The Hero’s Journey is a paradigm, a blueprint of all journeys worth taking


For me, the main lesson of the hero’s journey is the importance of the actual journey.


What you going to watch is a video/audio composition, highlighting a 12 step journey of 3 very different heroes.


As you watch this, I hope it will help you to discovery:

– That all heroes got scared at one point as they faced their “Call To Adventure”

– And all heroes needed a mentor, perhaps it’s time for you to seek one or become one

– And lastly, that the only true reward is making an impact in the lift of others

These lessons have changed both our lives. We hope they can impact yours.



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With 3 Billion Recommendations A Day, Taboola Turns 6 Wed, 14 Aug 2013 22:57:48 +0000 As Taboola just turned 6, I thought I’ll blog about it, and take the opportunity to thank the community, partners and users for a great journey thus far.


It All Started With A Few Owls

It was July of 2007 when we formed a company, and later received our first VC money. Tomer Afek who worked at Evergreen Ventures at the time, introduced me to Erez Shachar, who together decided to invest. Tomer later introduced me to Lior Golan who became our CTO.

I started Taboola because right after graduating from nearly 7 years of army service, all I wanted to do was to watch TV and focus on doing nothing. Problem was that while there were about 200 channels, instead of feeling that there was a lot for me to watch, I felt like there was nothing on TV. I then changed my mind, realizing that content was no longer king, not without a proper kingdom – an audience.


With a big startup mentality, working in a tiny room with no windows at our angle investors’ offices to be able to avoid rent, to giving our mathematical algorithms names as if they were each an Owl, names such as Contextual-Cathy, Behavioral-Bob, or Social-Shelly, and all the way to leaving everything behind and moving to NY on May 23rd of 2009 after a board member called me up and said, “it’s time, you’re moving”. It was all of that and more that had us hard at work, connecting people with content they like and never knew existed.


I’ll never forget Erez’s face when Pilberg and Yaniv presented for the first time why “Behavioral Bob” was better than traditional Collaborative Filtering techniques; seriously there was a picture of an Owl on a slide titled “Bob” and we knew how to explain why it made sense. Nevertheless, whatever was said in that room made Erez put $1.5M into it, and we were as excited as a bunch of geeks could ever be.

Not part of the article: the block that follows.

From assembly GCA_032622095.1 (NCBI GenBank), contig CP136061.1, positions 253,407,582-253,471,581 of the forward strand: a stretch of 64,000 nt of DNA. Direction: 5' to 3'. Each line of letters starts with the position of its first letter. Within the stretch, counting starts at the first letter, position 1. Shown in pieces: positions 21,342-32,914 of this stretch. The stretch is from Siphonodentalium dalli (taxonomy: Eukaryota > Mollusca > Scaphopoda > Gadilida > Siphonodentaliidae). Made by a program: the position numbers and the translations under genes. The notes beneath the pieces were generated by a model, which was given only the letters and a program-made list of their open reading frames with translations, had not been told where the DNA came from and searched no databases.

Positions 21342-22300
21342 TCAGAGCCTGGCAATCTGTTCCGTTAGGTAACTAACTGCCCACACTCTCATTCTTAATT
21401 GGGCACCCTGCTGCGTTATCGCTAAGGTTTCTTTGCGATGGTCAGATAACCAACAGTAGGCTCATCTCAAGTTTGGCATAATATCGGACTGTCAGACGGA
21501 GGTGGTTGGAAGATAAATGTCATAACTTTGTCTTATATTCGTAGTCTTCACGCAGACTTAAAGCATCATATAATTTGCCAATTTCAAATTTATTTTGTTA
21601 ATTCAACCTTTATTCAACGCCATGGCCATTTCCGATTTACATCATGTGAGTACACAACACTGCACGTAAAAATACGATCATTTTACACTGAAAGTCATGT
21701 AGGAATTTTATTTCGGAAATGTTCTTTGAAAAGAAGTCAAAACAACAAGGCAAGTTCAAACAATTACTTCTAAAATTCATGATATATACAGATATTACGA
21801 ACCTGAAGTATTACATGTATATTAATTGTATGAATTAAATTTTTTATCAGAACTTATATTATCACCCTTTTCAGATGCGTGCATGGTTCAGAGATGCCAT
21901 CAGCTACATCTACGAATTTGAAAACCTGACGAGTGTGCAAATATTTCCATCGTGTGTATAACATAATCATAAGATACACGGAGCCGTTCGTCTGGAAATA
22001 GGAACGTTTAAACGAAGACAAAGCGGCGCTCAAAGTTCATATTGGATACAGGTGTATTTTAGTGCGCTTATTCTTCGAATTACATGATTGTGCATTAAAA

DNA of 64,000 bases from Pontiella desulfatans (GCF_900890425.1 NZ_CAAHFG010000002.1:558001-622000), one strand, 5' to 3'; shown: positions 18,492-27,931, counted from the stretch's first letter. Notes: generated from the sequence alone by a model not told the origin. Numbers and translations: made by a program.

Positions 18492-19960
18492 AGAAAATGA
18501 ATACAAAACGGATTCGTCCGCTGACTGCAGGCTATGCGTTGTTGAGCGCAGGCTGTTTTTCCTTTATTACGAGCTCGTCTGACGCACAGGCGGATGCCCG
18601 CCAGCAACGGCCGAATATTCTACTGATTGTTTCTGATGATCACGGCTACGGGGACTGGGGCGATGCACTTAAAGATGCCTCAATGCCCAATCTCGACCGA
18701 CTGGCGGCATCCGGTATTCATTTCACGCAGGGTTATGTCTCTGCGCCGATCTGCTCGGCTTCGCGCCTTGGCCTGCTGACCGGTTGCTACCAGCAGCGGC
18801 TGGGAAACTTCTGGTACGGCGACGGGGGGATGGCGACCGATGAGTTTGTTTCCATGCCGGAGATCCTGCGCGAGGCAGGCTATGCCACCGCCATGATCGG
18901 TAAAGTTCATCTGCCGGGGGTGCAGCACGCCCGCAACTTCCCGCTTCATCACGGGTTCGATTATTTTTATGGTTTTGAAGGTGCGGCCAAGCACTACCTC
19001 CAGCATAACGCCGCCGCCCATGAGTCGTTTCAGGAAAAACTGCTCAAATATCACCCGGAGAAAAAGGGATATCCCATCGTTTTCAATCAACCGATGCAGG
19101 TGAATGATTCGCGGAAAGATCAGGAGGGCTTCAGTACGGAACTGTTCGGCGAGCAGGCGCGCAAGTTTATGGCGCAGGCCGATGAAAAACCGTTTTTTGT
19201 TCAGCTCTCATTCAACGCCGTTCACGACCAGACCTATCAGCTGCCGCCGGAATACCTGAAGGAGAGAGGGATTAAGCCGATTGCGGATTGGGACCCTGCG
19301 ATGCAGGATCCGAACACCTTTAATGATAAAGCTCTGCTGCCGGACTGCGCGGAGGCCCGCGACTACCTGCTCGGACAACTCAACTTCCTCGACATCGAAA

Community Supported Our Vision

We got some amazing support from the community over the years, both from Israeli papers, as well as in the US with writers like Ryan Lawler who covered us at Contentinople, Gigaom, and now at Techcrunch, or Daisy Whitney, Liz Gannes, Peter Kafka, Andy Plesser, Will Richmond, Om Malik, Mark Robertson, Brian Morrissey, David Kaplan, and many others.


Why…Not How

We got peoples’ support not only because they enjoyed our recommendations on some of the most innovative sites in the world, and not because we were provocative on panels, and also not because the CEO was a known business guy. People believed in what we believed in as a company, relating to “why” we’re doing what we’re doing, and not “how” we do it.


You see, in many ways, our vision was to design a scalable Search Engine but in reverse, having information finding you instead of you knowing how to find it. Something every person in the world could enjoy and use because we are all consumers of knowledge, we read, we watch, and glance at content we like – if we can discover it.